• 17. Unidirectional broadcast The Bluetooth ‘advertising’ function is by-design unidirectional. • A single beacon can advertise to multiple nearby smartphones but these devices cannot send data back to the beacon. • Beacons also cannot physically detect when clients scans them so cannot track passers-by.
  • 18. smart (and otherwise dumb) things around us Permanently broadcasts “I love you” Turn me off from a distance https://www.flickr.com/photos/naan/2398024748 Change my colour! …in the near future, the ability to broadcast URLs could also be attached or embedded into all sorts of Check what materials i’m made of when Craigslisting me. Understand how I work and where to recycle me
  • 19. 2. The scanner/browser As the beacons broadcast URLs, the most common scanners are (and will probably remain?) web browsers. Chrome Android + iOS ~800M devices Opera
 (Labs browsers) Mozilla
 (Beta) Microsoft Edge
 (coming soon) Safari Mobile
 ????
  • 20. Unlike iBeacon, there is however no background scanning. All scanning for URLs must be user-initiated. As the Physical Web is new, users will probably not scan unless they’re aware of nearby content, or notice the logo. (This is how the ‘normal’ web began as well :-)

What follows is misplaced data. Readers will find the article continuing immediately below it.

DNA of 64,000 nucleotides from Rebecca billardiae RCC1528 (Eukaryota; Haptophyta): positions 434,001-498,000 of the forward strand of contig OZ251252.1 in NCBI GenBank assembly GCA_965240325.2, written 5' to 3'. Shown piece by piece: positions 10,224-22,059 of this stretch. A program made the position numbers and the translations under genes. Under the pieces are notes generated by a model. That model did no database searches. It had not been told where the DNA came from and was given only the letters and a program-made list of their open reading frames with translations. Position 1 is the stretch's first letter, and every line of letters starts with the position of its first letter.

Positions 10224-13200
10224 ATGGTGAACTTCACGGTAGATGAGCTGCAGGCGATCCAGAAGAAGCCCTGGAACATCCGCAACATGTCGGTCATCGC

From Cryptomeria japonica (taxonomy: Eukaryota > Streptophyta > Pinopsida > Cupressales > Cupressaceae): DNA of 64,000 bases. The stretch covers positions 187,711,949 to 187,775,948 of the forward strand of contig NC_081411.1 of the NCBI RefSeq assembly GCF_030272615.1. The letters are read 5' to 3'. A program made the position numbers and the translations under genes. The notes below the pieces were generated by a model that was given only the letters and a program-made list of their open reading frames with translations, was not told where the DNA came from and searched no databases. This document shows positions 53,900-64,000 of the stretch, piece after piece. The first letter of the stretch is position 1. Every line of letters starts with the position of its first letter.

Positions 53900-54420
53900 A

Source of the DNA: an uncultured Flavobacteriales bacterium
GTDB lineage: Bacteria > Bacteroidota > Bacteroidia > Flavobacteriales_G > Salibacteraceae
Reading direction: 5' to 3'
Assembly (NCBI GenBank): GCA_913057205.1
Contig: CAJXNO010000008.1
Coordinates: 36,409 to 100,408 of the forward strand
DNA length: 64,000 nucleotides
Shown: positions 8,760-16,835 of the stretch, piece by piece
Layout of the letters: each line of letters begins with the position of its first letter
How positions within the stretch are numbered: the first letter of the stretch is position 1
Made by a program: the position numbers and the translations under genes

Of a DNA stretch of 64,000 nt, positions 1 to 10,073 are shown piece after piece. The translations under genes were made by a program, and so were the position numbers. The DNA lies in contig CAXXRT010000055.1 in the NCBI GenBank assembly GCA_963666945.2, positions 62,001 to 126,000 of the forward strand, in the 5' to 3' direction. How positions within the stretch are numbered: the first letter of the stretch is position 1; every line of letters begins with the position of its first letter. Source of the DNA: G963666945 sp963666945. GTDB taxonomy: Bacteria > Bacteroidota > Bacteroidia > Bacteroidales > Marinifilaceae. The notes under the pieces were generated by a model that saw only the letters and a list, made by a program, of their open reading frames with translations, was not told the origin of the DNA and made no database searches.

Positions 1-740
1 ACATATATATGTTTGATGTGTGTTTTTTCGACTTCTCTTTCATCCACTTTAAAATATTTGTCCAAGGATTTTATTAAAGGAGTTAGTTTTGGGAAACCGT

• 21. …displayed in o Tapping the notification displays a list of all beacons within range, showing their URL, page title, description and favicon*. If there are beacons nearby, they will see a low priority (no vibration) notification. *see this article for details of metadata retrieval in each browser How do you ‘scan’ (in Chrome) (Behaviour varies by browser) A user opens their Android Notification screen or Today Widget on iOS.
  • 22. https://webPage.io And then…? That’s (technically) it. The beacon’s job is done. All subsequent interactions between the user and brand take place ‘on the web’. https://shortURL.io user taps to load the page (on the internet —the beacon does not serve the page)
  • 23. The proxy sits in between the beacon and the user. A proxy is optional but serves two important purposes: improve performance and protect the user. The Chrome proxy is called the Physical Web Service (PWS). Other browsers have a similar (but probably not identical) service. 3. The proxy *more details on the PWS and its role